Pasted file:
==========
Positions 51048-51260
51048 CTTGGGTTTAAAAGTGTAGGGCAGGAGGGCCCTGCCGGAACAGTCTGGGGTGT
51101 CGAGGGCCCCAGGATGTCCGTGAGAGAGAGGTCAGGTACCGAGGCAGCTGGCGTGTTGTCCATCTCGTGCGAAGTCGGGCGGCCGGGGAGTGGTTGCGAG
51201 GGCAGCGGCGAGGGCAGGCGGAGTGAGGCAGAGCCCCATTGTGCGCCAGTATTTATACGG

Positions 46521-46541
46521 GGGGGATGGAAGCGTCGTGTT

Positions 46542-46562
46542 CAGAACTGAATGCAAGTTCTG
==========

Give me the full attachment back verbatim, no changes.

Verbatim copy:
Positions 51048-51260
51048 CTTGGGTTTAAAAGTGTAGGGCAGGAGGGCCCTGCCGGAACAGTCTGGGGTGT
51101 CGAGGGCCCCAGGATGTCCGTGAGAGAGAGGTCAGGTACCGAGGCAGCTGGCGTGTTGTCCATCTCGTGCGAAGTCGGGCGGCCGGGGAGTGGTTGCGAG
51201 GGCAGCGGCGAGGGCAGGCGGAGTGAGGCAGAGCCCCATTGTGCGCCAGTATTTATACGG

Positions 46521-46541
46521 GGGGGATGGAAGCGTCGTGTT

Positions 46542-46562
46542 CAGAACTGAATGCAAGTTCTG